Interview tape causes dispute in slaying case

Mistrial denied for men accused of killing children

July 20, 2005|By Julie Bykowicz | Julie Bykowicz,SUN STAFF

The decision to hold a joint trial for the two Mexican immigrants accused of killing their three young relatives appears to be hampering prosecutors' ability to use a once-critical piece of evidence: a tape-recorded statement by the elder defendant that implicates the younger one.

Outraged defense attorneys requested a mistrial yesterday as prosecutors played a portion of that statement for the jury that a judge had previously ruled to be inappropriate.

Policarpio Espinoza, 23, and Adan Canela, 18, are on trial in Baltimore Circuit Court facing three counts of first-degree murder and conspiracy charges in the deaths last year at a Northwest Baltimore apartment of an 8-year-old girl, her 9-year-old brother and their 10-year-old male cousin.

Hours after the children's bodies were found May 27, 2004, Espinoza told police that he and his nephew, Canela, had driven to the children's Fallstaff apartment that day. Espinoza said he waited in the car for about half an hour while Canela was inside "playing with the children" before emerging shirtless through a rear window.

Police gave details about Espinoza's statement in charging documents when they arrested the men. But when prosecutors chose to try the defendants together -- over the objections of defense attorneys -- the statement lost much of its significance. Accusatory comments that Espinoza made about Canela had to be removed because Canela has a right to confront an accuser, and Espinoza cannot be compelled to testify at his own trial.

In the early days of the trial, which began July 6 with jury selection, prosecutors and defense attorneys took hours to carefully review a typed English translation of Espinoza's interview, which was in Spanish. With the judge, they went over the document line by line to ensure that it contained no references to Canela and no hint that Espinoza had said anyone was with him that afternoon.

But as Assistant State's Attorney Sharon R. Holback played a tape of the interview for the jury, she let it run a few seconds too long. That allowed jurors to hear the homicide detective in English tell Espinoza -- and a Spanish-speaking officer who was translating -- that he was going to begin by asking "questions about who he was with" at the children's apartment.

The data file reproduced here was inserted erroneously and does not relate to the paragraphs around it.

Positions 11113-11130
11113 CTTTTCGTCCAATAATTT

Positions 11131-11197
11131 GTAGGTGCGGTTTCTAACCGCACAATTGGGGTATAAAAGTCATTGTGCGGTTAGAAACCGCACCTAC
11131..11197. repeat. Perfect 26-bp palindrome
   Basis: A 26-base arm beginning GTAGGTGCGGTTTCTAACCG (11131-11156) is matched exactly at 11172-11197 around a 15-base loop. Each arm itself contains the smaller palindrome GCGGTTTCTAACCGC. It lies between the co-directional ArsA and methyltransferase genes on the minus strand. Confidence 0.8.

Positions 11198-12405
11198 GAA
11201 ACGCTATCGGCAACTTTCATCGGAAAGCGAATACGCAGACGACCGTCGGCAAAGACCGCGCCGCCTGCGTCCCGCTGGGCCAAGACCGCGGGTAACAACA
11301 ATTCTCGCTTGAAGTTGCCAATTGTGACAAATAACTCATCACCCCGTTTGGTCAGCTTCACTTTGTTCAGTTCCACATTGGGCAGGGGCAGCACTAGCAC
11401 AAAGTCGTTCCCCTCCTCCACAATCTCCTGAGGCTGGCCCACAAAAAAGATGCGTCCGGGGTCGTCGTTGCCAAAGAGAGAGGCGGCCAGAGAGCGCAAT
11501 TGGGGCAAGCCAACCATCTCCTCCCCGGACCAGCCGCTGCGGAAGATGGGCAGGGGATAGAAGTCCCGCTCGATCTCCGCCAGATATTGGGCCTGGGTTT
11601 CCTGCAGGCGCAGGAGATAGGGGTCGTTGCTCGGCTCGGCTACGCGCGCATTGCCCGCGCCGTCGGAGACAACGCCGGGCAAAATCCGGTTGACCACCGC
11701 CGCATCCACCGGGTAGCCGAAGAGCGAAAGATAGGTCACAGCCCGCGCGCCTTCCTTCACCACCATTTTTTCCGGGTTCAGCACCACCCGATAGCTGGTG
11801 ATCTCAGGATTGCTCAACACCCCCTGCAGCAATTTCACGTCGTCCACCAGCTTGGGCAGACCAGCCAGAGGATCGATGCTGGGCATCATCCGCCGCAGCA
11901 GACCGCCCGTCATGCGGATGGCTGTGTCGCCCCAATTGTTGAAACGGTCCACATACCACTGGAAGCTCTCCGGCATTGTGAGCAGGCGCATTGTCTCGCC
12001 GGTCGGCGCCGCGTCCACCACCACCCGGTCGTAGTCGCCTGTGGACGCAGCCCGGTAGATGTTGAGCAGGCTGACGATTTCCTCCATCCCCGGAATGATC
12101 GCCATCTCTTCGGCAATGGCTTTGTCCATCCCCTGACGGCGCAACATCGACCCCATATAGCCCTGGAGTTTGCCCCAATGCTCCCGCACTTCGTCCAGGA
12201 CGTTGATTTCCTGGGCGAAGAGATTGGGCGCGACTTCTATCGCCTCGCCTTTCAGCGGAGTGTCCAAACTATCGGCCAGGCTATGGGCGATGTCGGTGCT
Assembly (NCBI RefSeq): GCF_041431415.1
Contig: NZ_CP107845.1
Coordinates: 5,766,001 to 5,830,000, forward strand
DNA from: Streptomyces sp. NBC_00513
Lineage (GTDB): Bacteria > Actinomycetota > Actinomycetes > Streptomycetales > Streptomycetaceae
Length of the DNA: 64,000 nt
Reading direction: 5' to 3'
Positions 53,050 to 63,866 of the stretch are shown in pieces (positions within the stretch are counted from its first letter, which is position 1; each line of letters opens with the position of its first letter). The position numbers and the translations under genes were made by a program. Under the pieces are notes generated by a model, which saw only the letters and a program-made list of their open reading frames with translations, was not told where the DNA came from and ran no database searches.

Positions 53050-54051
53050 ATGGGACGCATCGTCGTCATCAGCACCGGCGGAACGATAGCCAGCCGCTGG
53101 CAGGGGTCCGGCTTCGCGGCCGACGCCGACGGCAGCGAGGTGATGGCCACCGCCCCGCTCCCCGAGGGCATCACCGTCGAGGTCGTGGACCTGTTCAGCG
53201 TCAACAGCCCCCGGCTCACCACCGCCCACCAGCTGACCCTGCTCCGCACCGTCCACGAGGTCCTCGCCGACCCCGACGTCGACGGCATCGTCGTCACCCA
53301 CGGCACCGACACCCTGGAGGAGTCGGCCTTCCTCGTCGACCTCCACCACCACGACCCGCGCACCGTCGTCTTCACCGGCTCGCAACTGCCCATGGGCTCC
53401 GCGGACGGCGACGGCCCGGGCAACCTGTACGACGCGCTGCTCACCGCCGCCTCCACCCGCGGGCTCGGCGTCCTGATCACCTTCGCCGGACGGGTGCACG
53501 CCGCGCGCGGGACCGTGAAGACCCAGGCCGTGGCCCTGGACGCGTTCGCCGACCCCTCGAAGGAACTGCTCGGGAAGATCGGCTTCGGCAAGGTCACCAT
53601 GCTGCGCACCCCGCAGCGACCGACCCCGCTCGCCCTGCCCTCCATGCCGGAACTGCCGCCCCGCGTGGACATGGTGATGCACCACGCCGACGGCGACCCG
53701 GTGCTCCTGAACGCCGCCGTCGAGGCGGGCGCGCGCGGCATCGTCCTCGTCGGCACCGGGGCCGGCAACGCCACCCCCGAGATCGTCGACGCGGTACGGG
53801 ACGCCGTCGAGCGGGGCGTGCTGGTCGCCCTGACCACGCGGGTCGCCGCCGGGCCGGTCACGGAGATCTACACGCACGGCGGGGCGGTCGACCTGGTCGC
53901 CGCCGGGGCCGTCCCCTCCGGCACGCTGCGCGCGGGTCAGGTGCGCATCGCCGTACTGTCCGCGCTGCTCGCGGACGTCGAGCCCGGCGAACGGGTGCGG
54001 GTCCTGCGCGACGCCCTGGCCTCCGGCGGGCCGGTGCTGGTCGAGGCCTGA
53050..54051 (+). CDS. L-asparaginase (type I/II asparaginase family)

Canela's attorney, James Rhodes, approached the judge and said later that he and Espinoza's attorney, Timothy M. Dixon, had asked for a mistrial. Circuit Judge Thomas Ward denied that request, the attorneys said.

As court ended yesterday, defense attorneys were grumbling about Holback's error, saying they didn't see how a seasoned prosecutor could make such a mistake. Holback later apologized to Rhodes in the hallway, saying she was tired and had slipped.

Defense attorneys said the error would make a strong argument for appeal if their clients are convicted.

Michael Millemann, a University of Maryland law professor who teaches an appellate and post-conviction advocacy clinic, said yesterday's situation points to some of the pitfalls of a joint trial.

"The problem is that it's very difficult to sanitize a statement so that it applies only to the speaker and not to the co-defendant," he said. "Even good-faith mistakes are difficult to remedy without drawing the jurors' attention to them."

The heavily edited transcript that jurors can read while they listen to testimony and while they deliberate does not include the detective's question that was played aloud on the tape yesterday.

This morning, jurors will hear more about what Espinoza told detectives, including a comment he made about going to the crime scene right after someone called his cellular phone to say that "something very sad had happened" to the children, Lucero and Ricardo Espinoza, ages 8 and 9, and 10-year-old Alexis Espejo Quezada.

Phone records show that Espinoza received that call at 5:29 p.m. He and Canela arrived at the apartment complex between 7:30 p.m. and 8 p.m., according to earlier testimony.

Detective Juan Diaz, who speaks Spanish, is the only Baltimore police officer who had direct communication with the family members the night of the crime.

Diaz, who took the stand yesterday and will be back this morning, served as an interpreter for homicide detectives. Along with Sgt. Darryl Massey, who testified earlier, Diaz took Espinoza's taped statement.

The defendants, like many other relatives of the slain children, immigrated illegally to Baltimore from Veracruz, Mexico, and speak mostly Spanish.

Diaz testified yesterday that he translated a few brief comments that Canela made while at police headquarters. Diaz said Canela responded in Spanish, "Yo no se nada," which means, "I don't know nothing," when asked about the killings.

He described the defendants as having a "flat attitude" when he first saw them at the crime scene.

So far, five family members have testified, including the parents of Ricardo and Lucero. Some of their answers have raised questions about their behavior around the time of the killings. And the prosecutor's questioning has hinted that she does not believe they have told police everything they know.

Yesterday, Diaz described his first few minutes at the crime scene. He said he found Maria Andrea Espejo Quezada, Alexis' mother, screaming and sobbing uncontrollably. He said no one else there showed any outward emotion.

"The whole family was weird," the detective testified.

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